The Canucks’ defence got exposed on Monday. Without Jacob Markstrom bailing them out, the Canucks’ defence gave up goal after goal to the San Jose Sharks.
It’s been an issue all season: the Canucks give up too many scoring chances and struggle to consistently move the puck up ice. The Sharks took advantage, poking holes in the Canucks’ defensive coverage and creating turnovers almost every shift.
During an appearance on Sportsnet 650, insider John Shannon opined that Canucks fans shouldn’t overreact to one bad game when it comes to the Canucks’ defence.
“I don’t think it’s as horrific as people make it out to be, because there are some really positive things,” he said. “I think [Erik] Gudbranson’s had a better season than anyone anticipated.”
The Sportsnet 650 producer dropped the ball by not dropping a record scratch sound effect immediately after that statement, but, to be fair, there’s no possible way he could have anticipated Shannon, or anyone else, ever saying that.
I’m not sure why Shannon thinks that Gudbranson has exceeded expectations this season. Perhaps it’s residual positivity from Gudbranson’s five-game point streak back in early November. Back then, there was some hope that Gudbranson’s game had turned a corner, as he had decent defensive numbers alongside Ben Hutton as well, but those good feelings haven’t lasted.
Just one NHL defenceman has been on the ice for a higher rate of goals against at 5-on-5 this season: Brandon Manning, who was traded from the Chicago Blackhawks to the Edmonton Oilers in a widely-panned trade from the Oilers perspective. Manning has since been a healthy scratch for a couple games, which is quite the accomplishment on the Oilers blueline.
It’s tough to judge a player solely on goals against, however, as goals can frequently the be the result of bad bounces, bad goaltending, or other factors out of a player’s control. That’s why it’s good to look at statistics that have a larger sample size, like scoring chances, shots on goal, or shot attempts (corsi). We can look at these statistics on a site like Natural Stat Trick.
Gudbranson’s 43.14% corsi isn’t great — the Canucks have been out-attempted 883-669 when he’s been on the ice at 5-on-5 — and he’s been on the ice for the 9th-highest rate of shot attempts against among NHL defencemen that have played at least 500 minutes this season.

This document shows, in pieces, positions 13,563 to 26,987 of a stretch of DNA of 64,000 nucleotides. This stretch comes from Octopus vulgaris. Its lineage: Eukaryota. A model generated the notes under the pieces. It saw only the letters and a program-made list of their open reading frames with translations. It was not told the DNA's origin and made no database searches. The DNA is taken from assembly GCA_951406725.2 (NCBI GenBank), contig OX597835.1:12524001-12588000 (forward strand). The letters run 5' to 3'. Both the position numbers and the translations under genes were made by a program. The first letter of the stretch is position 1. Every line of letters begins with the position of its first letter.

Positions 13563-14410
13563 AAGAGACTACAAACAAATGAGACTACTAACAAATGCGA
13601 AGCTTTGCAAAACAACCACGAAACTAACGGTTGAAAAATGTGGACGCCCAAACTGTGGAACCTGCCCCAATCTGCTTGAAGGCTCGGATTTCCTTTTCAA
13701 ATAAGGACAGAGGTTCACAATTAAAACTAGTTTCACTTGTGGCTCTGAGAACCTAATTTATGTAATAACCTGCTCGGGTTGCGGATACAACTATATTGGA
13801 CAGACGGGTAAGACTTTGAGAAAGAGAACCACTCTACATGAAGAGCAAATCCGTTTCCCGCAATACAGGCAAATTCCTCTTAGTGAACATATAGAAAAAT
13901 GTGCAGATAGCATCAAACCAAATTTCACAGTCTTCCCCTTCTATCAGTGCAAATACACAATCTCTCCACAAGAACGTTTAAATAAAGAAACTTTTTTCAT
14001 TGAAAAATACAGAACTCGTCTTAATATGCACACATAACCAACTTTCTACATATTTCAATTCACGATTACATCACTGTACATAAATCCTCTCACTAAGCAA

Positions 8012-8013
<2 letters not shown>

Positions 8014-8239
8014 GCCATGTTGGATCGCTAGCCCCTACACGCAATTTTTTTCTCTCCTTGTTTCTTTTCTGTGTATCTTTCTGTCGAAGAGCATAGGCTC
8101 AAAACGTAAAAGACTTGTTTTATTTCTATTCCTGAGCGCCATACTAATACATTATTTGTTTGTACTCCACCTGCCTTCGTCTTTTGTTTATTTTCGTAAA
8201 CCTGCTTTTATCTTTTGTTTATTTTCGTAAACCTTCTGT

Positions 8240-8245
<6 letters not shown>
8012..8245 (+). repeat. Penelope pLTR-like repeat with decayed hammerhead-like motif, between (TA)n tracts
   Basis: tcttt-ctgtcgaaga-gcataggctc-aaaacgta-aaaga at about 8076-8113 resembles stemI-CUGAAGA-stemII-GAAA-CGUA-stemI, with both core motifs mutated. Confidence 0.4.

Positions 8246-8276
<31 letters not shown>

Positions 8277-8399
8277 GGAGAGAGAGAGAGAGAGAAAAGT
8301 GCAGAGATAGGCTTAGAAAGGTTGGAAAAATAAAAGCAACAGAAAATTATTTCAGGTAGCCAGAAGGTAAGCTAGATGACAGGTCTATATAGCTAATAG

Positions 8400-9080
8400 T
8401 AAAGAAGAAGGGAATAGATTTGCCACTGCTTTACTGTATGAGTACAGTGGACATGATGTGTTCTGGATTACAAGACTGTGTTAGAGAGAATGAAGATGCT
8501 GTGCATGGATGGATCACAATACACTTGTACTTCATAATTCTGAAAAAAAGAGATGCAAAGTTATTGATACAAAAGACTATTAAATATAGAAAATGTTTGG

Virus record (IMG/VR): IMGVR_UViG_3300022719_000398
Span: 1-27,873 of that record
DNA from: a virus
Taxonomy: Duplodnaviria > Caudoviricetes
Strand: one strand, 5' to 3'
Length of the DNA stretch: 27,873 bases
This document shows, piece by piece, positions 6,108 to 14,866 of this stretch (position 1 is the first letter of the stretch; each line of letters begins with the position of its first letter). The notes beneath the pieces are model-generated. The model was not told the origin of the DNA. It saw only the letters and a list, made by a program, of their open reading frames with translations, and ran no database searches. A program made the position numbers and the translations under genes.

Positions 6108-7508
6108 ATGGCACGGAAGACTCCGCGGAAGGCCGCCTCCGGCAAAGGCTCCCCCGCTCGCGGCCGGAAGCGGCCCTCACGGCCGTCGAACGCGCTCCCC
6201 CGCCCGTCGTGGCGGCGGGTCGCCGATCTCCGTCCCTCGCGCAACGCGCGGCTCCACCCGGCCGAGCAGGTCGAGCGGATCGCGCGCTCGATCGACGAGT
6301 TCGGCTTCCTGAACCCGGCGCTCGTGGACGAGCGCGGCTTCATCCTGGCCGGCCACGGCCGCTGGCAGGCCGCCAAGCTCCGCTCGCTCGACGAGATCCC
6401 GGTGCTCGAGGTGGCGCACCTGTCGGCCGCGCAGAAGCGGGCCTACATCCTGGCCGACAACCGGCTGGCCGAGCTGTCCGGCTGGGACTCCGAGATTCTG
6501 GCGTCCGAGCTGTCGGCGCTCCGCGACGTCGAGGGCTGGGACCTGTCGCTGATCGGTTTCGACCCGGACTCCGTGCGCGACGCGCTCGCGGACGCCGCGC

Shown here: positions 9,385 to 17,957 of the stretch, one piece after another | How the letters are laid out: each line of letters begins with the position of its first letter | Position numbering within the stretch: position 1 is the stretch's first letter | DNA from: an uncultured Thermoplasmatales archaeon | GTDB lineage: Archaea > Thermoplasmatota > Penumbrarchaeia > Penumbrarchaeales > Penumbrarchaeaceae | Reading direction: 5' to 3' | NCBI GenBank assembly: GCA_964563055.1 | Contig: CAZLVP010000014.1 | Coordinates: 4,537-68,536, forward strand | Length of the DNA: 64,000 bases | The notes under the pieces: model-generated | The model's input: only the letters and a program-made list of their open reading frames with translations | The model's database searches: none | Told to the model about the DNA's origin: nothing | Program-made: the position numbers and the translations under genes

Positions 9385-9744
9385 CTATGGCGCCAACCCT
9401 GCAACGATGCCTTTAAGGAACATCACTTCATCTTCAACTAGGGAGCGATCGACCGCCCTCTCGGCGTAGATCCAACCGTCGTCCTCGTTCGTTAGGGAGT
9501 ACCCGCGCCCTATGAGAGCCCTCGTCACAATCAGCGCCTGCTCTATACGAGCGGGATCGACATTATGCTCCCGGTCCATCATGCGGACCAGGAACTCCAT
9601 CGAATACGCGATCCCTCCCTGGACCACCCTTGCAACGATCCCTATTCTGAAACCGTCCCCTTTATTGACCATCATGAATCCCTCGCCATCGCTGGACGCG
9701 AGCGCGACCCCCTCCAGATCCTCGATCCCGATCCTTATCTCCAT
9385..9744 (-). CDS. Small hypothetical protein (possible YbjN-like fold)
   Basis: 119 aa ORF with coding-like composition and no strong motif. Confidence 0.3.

But perhaps Gudbranson has been able to help prevent those shot attempts from reaching the goal by getting in shooting lanes to block shots or playing a tight gap that forces shots to go wide? Well, no. He’s been on the ice for the 4th-highest rate of shots on goal against among NHL defencemen.
Maybe Gudbranson is good at keeping those shots to the outside by playing tough in front of the net? Unfortunately, that’s not the case. Gudbranson has the highest rate of scoring chances against among NHL defencemen.
If you look at a HockeyViz heatmap of shots taken while Gudbranson is on the ice, the result isn’t pretty, unless you’re a big fan of blobs of bright red indicating a ton of shots from the slot.
You don’t need these numbers or charts, of course, to know that Gudbranson is having a rough season. That’s been readily apparent from watching the games. So, I have to ask, just how bad did John Shannon think Gudbranson was going to be?
The truth is that Gudbranson has dragged down every single player that has been on the ice with him this season. Every player that has spent at least 15 minutes on the ice with him at 5-on-5 has a worse corsi percentage with him than they do without him, apart from Sven Baertschi, because someone had to be different.
Shannon went on to give his opinion on where the Canucks should go from here with Gudbranson.
“I’m impressed with how loyal they’ve been to him,” he said. “I suspect that they think in the next two to three years, as this team morphs into a contender — and I do believe it will morph into a contender — that Gudbranson can be part of that.”
Shannon suggested that Gudbranson might not be part of the team when they fully complete the rebuild, but mainly because things change so quickly in the NHL.